The battle between 3G and Wi-Fi for dominance of the wireless internet world will all come down to which offers the broadest benefits to individual users, analysts have predicted.
The two technologies offer a variety of different benefits and experts predict they will continue to co-exist, but competition between 3G and Wi-Fi does appear to be hotting up.
Vodafone has announced it will cut its 3G mobile broadband tariffs by almost half from 2 July, with the monthly tariff falling from £45 to £25 and 24-hour access available for £8.50.
A Vodafone spokeswoman said the changes weren't really a reaction to anything — being more down to customer needs than competing with Wi-Fi — but it certainly makes 3G a more viable proposition than it has been previously.
Ian Fogg, analyst with JupiterResearch, suggests 3G is becoming more competitive with Wi-Fi. He said that although Wi-Fi has historically been faster than 3G, the advent of HSDPA (also known as 3.5G) means this is not so much the case any more.
Fogg said: "Vodafone is hoping that for business travellers the much greater coverage of 3G will prove attractive. By comparison the Wi-Fi network is very small."
He added that 3G is more flexible and doesn't come with the hassle of Wi-Fi — such as finding a hotspot or logging on — allowing people to get more done.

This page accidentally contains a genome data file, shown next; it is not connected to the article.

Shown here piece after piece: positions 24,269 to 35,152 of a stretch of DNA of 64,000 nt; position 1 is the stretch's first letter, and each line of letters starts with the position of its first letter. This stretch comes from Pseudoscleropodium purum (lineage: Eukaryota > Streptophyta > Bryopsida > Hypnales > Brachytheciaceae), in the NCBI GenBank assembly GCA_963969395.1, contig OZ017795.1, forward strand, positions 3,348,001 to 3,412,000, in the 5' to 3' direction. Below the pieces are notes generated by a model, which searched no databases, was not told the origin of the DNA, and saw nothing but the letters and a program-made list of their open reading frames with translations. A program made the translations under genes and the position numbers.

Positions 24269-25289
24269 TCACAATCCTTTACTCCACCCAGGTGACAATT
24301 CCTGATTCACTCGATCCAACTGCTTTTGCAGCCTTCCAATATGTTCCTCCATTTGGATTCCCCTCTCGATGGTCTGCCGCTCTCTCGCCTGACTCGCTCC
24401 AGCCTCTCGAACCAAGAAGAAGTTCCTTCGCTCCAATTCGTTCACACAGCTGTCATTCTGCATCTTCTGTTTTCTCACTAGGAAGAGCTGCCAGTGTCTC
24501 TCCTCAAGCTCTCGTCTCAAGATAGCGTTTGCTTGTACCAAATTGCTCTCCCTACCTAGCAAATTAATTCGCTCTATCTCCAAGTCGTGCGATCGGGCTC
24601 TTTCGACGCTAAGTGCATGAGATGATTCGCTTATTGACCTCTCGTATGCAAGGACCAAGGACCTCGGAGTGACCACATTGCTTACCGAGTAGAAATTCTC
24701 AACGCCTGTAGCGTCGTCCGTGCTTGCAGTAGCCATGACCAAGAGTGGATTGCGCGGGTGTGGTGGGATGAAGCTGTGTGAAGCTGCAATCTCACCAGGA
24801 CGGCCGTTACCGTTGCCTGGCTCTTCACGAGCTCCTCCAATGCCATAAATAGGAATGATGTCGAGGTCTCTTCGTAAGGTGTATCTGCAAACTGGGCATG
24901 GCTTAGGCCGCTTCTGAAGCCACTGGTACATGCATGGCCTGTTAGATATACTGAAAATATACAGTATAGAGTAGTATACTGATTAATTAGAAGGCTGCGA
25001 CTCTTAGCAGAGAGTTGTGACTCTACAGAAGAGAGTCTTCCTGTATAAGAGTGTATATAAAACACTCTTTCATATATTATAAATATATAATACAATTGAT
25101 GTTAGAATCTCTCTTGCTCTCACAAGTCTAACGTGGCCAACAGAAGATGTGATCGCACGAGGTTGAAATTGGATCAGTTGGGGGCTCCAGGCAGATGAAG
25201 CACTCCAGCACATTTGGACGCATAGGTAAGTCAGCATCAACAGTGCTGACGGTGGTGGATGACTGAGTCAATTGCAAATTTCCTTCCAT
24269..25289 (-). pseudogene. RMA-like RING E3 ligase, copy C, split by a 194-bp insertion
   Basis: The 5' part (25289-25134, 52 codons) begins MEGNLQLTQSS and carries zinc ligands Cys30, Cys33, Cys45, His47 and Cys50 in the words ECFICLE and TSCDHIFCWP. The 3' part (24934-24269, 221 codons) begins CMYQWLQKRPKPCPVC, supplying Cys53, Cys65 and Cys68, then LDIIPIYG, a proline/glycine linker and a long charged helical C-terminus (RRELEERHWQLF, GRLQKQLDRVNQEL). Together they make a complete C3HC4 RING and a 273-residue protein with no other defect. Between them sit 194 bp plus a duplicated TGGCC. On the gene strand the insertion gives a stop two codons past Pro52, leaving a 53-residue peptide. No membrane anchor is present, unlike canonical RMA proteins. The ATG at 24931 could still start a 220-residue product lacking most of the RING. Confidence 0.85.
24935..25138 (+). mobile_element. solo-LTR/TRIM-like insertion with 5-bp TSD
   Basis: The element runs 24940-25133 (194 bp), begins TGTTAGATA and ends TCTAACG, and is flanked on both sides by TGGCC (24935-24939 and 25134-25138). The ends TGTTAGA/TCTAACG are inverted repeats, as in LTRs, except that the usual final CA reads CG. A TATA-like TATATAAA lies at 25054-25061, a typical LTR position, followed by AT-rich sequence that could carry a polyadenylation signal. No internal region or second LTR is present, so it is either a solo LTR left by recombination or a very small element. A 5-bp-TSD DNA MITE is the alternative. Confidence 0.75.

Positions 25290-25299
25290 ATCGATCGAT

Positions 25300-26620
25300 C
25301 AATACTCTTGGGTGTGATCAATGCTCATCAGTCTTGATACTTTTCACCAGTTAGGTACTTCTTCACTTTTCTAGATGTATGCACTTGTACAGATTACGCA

He added that 3G is benefiting from a "tremendous industry push" with "a lot of market traction behind it".
However, Fogg acknowledged that Wi-Fi provides more effective coverage in buildings and offers greater bandwidth and so still has a role to play.
When asked about the role WiMax might play in the near future, Fogg said: "WiMax is a technology searching for a market. Mobile data is going to be very challenging for WiMax in Europe."
Dean Bubley, founder of analyst house Disruptive Analysis, said: "There's not going to any one clear winner on this."
He added: "From Vodafone's point of view, [tariff reduction] makes a huge amount of sense. That sounds a lot more reasonable."
But he also suggested this doesn't mean 3G will suddenly overtake Wi-Fi. He said: "3G is patchy and will stay patchy."
Bubley also raised the issue of possible restrictions with 3G, such as the total amount of data that can be transferred or whether it can offer VPN and VoIP, as Wi-Fi does.
He added: "The main difference about Wi-Fi is that you can own it."
As for the likely winner, Bubley said: "It'll come down to the individual users."